Appraisers adhere to national guidelines to find property value
by Lynn Lofton
Published: October 4,2004
Gulfport — Residential appraisers are more highly regulated than other sectors of real estate. Their work requires precise skills and attention to detail. They are often put on the spot with requests to assign a quick value to a piece of real estate. Plus, there are other hazards, according to Stuart Huffman, one of 110 certified appraisers in Harrison County.
“We fight pets that people say won’t bite but do, wasps, mosquitoes and hot and cold weather,” he said. “The hardest thing is dealing with people who don’t understand the appraisal process and think we can just put down a number.”
Appraisers must have a working knowledge of Fannie Mae, Freddie Mac, FHA and VA guidelines and are considered subject experts on real estate matters, he said. The uniform residential appraisal report is a lengthy one that requires a careful inspection based on national standard guidelines and measurement of the outside of the property. Although an appraisal is typically good for six months, data from all reports is kept for five years because appraisers must be able to prove their numbers for that length of time.
“We must be ethical in assigning true market value to something,” Huffman said. “Realtors can list property for whatever they want and they may find a buyer for that price, but we have a strict set of standards to use.”
Huffman said he looks at short-term historical data of similar properties to help determine what a house should be worth. Because Mississippi is a nondisclosure state, the selling price of real estate is not published at the courthouse. Appraisers use a knowledgeable third party or the Multiple Listing Service to determine selling prices.
They also look for cracks in concrete slabs and termite damage. Their work is not the same as a home inspector, but appraisers can make the appraisal subject to a home inspection.
A 1,500-square-foot house takes one hour to inspect, two or three hours of research and two hours to write a report, he said. Three to five days is a typical turnaround time on the Coast for an average house with no unique features. Huffman says 178 houses per month are being sold on the Coast (Hancock, Harrison and Jackson counties) with an average selling price of $135,000, which is stronger than most other areas in the state. He says that’s an $11,000 increase over one year ago. He feels real estate prices are rising because there’s more demand as the fast growing area runs out of land, especially in Biloxi. The war has also impacted the cost of concrete and steel.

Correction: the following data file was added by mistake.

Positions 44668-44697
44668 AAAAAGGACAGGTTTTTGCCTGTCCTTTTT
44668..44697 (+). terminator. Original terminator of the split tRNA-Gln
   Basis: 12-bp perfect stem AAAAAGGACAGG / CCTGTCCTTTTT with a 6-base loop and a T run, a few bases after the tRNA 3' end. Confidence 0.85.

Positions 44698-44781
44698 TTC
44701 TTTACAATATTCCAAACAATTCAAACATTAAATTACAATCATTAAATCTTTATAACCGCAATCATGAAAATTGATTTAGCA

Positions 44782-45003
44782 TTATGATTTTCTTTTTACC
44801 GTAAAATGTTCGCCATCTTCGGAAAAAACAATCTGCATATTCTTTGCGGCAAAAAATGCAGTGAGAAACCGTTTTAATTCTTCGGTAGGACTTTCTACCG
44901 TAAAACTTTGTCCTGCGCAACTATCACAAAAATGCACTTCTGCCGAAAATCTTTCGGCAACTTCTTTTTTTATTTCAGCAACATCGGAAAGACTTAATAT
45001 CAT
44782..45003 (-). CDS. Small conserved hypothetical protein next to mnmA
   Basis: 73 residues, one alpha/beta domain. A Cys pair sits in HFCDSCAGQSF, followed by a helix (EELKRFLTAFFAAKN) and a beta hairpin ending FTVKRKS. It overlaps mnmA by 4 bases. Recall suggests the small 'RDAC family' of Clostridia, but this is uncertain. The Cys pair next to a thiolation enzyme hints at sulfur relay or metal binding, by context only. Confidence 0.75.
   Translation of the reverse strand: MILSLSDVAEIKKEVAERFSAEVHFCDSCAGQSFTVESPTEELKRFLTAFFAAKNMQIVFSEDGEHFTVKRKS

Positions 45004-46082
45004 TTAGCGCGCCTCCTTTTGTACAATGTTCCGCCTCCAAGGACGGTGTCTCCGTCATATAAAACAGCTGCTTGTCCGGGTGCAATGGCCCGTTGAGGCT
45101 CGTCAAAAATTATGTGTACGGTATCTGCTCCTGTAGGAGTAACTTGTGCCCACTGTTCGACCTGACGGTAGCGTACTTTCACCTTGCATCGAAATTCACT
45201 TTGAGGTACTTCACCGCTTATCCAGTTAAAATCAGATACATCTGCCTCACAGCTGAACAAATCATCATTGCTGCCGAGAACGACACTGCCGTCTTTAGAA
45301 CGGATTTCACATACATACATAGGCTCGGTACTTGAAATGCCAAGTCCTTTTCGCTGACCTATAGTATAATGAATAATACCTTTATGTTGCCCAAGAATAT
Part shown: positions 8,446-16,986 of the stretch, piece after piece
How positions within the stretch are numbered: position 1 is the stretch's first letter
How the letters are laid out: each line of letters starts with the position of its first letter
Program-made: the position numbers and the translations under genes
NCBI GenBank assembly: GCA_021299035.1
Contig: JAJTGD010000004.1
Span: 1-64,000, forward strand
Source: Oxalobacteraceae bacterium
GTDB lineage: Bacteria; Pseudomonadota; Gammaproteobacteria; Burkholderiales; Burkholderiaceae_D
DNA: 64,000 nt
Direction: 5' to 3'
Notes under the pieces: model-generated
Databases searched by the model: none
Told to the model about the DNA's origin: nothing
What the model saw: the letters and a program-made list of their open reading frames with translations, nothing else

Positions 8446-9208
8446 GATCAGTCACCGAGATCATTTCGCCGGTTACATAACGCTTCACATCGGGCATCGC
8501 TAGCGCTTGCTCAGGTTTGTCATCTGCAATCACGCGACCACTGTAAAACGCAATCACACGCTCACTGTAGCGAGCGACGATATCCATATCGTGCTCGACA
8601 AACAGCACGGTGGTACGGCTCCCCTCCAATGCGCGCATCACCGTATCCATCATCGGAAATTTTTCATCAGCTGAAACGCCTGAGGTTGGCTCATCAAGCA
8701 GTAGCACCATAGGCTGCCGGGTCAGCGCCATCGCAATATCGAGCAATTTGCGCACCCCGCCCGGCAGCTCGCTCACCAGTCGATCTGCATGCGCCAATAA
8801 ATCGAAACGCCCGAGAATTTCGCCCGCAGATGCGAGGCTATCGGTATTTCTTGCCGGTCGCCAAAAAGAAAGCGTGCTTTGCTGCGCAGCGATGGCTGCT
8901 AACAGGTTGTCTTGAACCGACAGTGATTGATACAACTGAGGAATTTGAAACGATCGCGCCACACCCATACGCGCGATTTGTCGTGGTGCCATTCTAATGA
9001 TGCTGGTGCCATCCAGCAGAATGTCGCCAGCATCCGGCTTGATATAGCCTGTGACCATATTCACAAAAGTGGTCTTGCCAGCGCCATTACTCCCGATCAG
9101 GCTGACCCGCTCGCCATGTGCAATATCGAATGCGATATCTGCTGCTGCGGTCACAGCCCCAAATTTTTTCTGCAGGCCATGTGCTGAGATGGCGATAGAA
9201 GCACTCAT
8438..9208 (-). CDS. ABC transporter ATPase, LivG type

Huffman, 44, says appraisers must prove their proficiency to lenders to get on their lists to do appraisals. “The lenders decide who does an appraisal and we are the eyes and ears of the lender,” he said. “We’re hired to insure that the loan has something substantial to put a lien on and we are there to protect the bank. We must say the value is there.”
The appraisal fee is not based on whether or not the loan closes and appraisers get paid no matter what.
A Realtor before he became an appraiser, Huffman says that experience is an asset and he maintains his broker’s license.
The Harrison County native sold real estate with Coldwell Banker Alfonso Realty and was the top producer in 1995. Prior to that, he was training officer for the 112th Military Police Battalion of the Mississippi Army National Guard. He served in Desert Shield and Desert Storm as a military intelligence officer.
“I was burned out when I came back and ready to do something different,” he said. “The typical millionaire in the U.S. is in real estate so it seemed like the right thing for me.”
Wanting knowledge to invest in real estate led to his decision to become an appraiser. Appraisers must serve a three-year apprenticeship under a certified appraiser. When no one locally wanted to train a competitor, Huffman turned to his childhood friend David Winstead, who’s an appraiser in Mandeville, La.
“We’ve known each other since we were six years old and kept in touch and I had talked with him while I was a realtor. He’s my buddy,” he said. “I taught him computer skills and he taught me appraisal skills. It was definitely advantageous for both of us.”
In the business now for eight years, Huffman said there was a time when appraisers were not so strictly regulated. National guidelines were put in effect because of the problems with savings and loan institutions. Licensure is through the State Real Estate Appraisal Board. Appraisers are now required to carry errors and omissions insurance if they do work for federally insured lenders. Each appraiser determines the amount of coverage he carries. Huffman said premiums went up 100% this year.
“We walk a fine line and get pressure every day to give a house a certain value,” he said. “I find a polite way to tell people that I won’t lie about the worth of a house.”
He says a typical scene is a social setting where someone asks for an approximate value of his or her house. His usual answer is that he’ll be happy to come by and give them a formal appraisal.
“It’s a good career field and I have no regrets about going into it,” said Huffman, who has four associates working with him. “I enjoy working with people and feel that appraisers are tuned in to the heartbeat of a community. They know what’s going on and are ahead of the curve.”
Contact MBJ contributing Lynn Lofton at firstname.lastname@example.org.
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